50 Reasons We Love Galway
As we celebrate our 50th year, we've compiled a list of 50 Reasons We Love Galway...
50 Reasons We Love Galway
Galway has become Irelands Gourmet capital, and European Region of Gastronomy 2018, with a host of amazing restaurant’s and eateries. From Michelin Star restaurants to amazing street food Galway has it all. We even have a number of festivals to celebrate the culinary scene which is no real surprise as everyone knows Galway loves a good festival. One of the Galway Food Tours is definitely worth checking out if you have time and a passion for amazing food.
2. The Prom
The Prom, one of the most beautiful places along the Wild Atlantic Way, a short distance from the city centre it’s busy all year round. Crowds flock during the occasional sunny days in Galway but even on the windy evenings you’ll find plenty of hardy souls our for a walk or swim and possibly Teresa Mannion in the background too!
3. The Corrib Princess
One way to enjoy the beautiful Galway scenery is to take a trip on the Corrib Princess. This delightful cruise take off from Woodquay and takes you along the River Corrib onto Lough Corrib the largest lake in the Republic of Ireland. Apart from the spectacular views the Irish Coffee’s have to be tried onboard, while you watch someone try to replicate the Leo and Rose on the Titanic.
The Aran Islandsare 3 rocky isles guarding the mouth of Galway Bay. They’re known for their ancient sites. The largest island, Inishmore, is home to the prehistoric fort of Dún Aonghasa, perched on top of a high cliff. Nearby is the Worm Hole, a rectangular natural pool. Well worth a day trip - Book your Tickets with Aran Island Ferries.
The story of Kylemore Abbey is one that spans over 150 years of tragedy, romance, innovation, education and spirituality, sounds like the plot to a great Netflix series to me. The beautiful castle which was built in 1868 is now the home of the Benedictine community of nuns and one of the most photographed tourist attractions in the county.
Kinvara is truly one of the gems of the Wild Atlantic Way, a beautiful village with a number of fantastic café’s bars and restaurants which are well worth a visit. Kinvara is also famously home to Dungaire Castle. The castle comprises of a 75 foot tower and defensive wall against a truly stunning backdrop helping to make it the most photographed castle in Ireland.
Are you really Irish if you haven’t had a great night out in Galway? With countless amazing bars and nightclubs it is the one place you are guaranteed a great night out seven nights a week. From locals to tourists there is something for everyone, with brilliant trad sessions, top class cocktails, the best of Irish music and entertainment and some unbelievable characters.
Galway's famous bustling markethas been trading in Church Lane by St Nicholas' Church in the centre of Galway city, County Galway, for centuries. Visitors will find hundreds of stalls selling fresh produce and locally produced crafts. There's a great variety of food available, Madras curry, yummy crepes, Japanese Sushi and mouth watering handmade chocolates among many others or ingredients for a delicious gourmet picnic.
The market is open Saturdays and bank holidays from 8.30am-6.00pm and Sundays 2pm-6pm.
Ag leanúint leis an bhfís a bhí ag lucht a bunaithe, go mbeadh An Taibhdhearc mar láthair d’ócáidí agus do dhrámaí Gaelacha go ginearálta, táthar ag cur i gcónaí leis an réimse siamsaíochta a bhíonn ar fáil sa Taibhdhearc idir dhamhsa, ceoldrámaí, oícheanta ceoil agus réimse leathan drámaíochta ar feadh na bliana. Is iomaí oíche shuáilceach, aislingeach a caitheadh i dTaibhdhearc na Gaillimhe ón mbliain 1928 agus leanfar leis an traidisiún sin amach anseo.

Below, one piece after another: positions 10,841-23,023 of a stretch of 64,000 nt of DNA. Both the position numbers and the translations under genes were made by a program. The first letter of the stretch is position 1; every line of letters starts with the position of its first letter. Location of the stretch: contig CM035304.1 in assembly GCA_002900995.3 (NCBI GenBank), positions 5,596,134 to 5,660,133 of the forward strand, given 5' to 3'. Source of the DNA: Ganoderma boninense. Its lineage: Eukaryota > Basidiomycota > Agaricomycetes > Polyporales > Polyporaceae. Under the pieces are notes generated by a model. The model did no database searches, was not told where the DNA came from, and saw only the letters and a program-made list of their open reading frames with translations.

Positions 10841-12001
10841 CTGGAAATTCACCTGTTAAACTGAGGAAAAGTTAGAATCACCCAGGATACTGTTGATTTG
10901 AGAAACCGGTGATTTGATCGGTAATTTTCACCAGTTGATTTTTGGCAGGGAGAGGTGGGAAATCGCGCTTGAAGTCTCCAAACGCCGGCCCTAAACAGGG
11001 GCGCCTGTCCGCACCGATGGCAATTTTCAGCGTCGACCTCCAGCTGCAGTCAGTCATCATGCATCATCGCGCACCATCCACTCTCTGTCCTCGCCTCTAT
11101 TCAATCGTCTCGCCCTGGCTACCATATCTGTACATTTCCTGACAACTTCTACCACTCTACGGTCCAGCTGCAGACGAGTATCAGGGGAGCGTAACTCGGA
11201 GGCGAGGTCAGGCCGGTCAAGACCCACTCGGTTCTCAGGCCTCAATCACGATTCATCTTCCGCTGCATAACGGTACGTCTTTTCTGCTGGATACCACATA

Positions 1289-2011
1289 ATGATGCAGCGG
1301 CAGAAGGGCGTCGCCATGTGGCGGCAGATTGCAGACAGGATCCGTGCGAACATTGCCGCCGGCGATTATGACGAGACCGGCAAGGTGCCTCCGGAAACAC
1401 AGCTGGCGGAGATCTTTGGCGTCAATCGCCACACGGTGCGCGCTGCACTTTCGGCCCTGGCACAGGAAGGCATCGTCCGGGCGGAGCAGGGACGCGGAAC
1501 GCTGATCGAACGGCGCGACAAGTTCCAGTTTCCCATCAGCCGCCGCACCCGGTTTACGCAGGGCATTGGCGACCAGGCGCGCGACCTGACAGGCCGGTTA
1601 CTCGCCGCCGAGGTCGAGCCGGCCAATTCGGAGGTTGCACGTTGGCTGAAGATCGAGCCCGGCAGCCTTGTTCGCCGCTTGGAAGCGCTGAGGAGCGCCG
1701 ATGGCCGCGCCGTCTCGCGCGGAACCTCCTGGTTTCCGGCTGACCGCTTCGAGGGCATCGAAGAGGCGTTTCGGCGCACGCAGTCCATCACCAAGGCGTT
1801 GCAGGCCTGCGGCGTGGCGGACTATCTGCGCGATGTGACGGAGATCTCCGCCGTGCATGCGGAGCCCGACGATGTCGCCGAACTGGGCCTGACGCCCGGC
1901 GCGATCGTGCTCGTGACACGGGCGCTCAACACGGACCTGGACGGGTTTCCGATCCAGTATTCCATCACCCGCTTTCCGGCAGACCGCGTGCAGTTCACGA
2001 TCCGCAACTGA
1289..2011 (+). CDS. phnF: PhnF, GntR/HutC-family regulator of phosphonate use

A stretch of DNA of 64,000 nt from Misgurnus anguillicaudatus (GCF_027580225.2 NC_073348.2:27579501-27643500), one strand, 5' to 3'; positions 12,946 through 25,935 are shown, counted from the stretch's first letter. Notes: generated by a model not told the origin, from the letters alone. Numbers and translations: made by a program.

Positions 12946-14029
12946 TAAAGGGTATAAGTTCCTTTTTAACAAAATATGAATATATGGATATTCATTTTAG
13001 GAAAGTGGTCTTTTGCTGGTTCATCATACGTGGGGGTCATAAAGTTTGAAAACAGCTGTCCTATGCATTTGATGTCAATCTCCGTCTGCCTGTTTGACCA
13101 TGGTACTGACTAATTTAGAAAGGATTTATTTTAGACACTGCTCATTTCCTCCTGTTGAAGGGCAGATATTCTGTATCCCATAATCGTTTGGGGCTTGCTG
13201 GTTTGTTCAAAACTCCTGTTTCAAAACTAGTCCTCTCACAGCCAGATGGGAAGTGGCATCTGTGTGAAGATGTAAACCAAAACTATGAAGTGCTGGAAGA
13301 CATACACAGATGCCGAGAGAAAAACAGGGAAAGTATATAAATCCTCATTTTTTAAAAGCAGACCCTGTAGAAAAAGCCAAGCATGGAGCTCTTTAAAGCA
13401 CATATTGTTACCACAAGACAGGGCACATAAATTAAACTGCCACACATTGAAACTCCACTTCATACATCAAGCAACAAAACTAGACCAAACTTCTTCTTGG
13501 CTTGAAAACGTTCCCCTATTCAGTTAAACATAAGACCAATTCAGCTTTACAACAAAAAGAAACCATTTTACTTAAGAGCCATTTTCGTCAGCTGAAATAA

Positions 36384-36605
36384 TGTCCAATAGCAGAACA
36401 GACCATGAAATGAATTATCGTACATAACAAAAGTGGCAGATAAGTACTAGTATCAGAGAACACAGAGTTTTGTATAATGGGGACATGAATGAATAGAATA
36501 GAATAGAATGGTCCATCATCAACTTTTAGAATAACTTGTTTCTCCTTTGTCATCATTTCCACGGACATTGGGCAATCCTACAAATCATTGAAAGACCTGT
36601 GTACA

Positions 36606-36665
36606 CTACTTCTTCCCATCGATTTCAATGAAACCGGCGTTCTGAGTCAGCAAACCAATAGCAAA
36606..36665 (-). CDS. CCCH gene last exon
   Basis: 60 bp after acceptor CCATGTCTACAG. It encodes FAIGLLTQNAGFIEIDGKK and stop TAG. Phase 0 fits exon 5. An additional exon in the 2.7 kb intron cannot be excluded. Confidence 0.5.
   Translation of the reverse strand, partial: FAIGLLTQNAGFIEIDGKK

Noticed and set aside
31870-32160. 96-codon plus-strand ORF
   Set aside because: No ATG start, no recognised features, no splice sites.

It’s crucial to have a social outlet that’s not just based around alcohol. The Town Hall Theatre is always a hub of activity with a host of entertainment for the culture vultures, whether its Don Baker in concert, Dirtbirds Self Help tour or Our House by the Galway Musical Society.
Another place that is a must visit if you are out for a drive along the Wild Atlantic Way. Roundstoneis 77km from Galway city and a very popular holiday resort renowned among artist and naturalists for the remarkable beauty of the local scenery. Take a drive there and enjoy some of the most beautiful scenery Ireland has to offer.
“Yes I wish I was on that N 17, Stone walls and the grasses green. Travelling with just my thoughts and dreams” It’s impossible to see the stonewalls along the N17 without thinking of the iconic Saw Doctors song. To be fair Galway has inspired a few decent tunes, including; The Fields of Athenry and a couple about the local females of which Ed Sheeran was fond of apparently.
13. Galway 2020
Galway is the European Capital of Culture along with Rijeka, in Croatia. The entire county came together to win the big and next year promises to be a year long festival of art and culture. Galway 2020is a development of an ambitious series of large-scale county-based projects” and is an expression of confidence that we hope will encourage others to come forward”.
The Irish language plays an important role in creating Galway’s vibrant atmosphere and reputation as a city of culture and the widespread use of ‘an Ghaeilge’. How lovely is it to hear Irish being spoken on the streets or in the stores of Galway. Adult Irish classes are available in a number of places and are much more fun than I remember from school.
Galway is just incredible when the Christmas Marketopens each Novemeber. The smells and sights in Eyre Square are just wonderous. The way the entire city lights up is magical. It’s an Instagram heaven but a real treat for the whole family and a must visit.
The Galway International Arts Festival is one of the best festivals in the country, running from 15-28 July 2019, with the likes of Bell XI, The Acadimic, Macy Gray and Burt Bacharach playing the big top, with countless other events around the city and county.
Celebrating its 150th anniversary this year and is pretty much the best week of the year, in Ireland. The style, the craic, the horses its just a brilliant week of racing, of catching up with old friends and making new ones. If you haven’t been to the Galway Races this is the year to change that fact.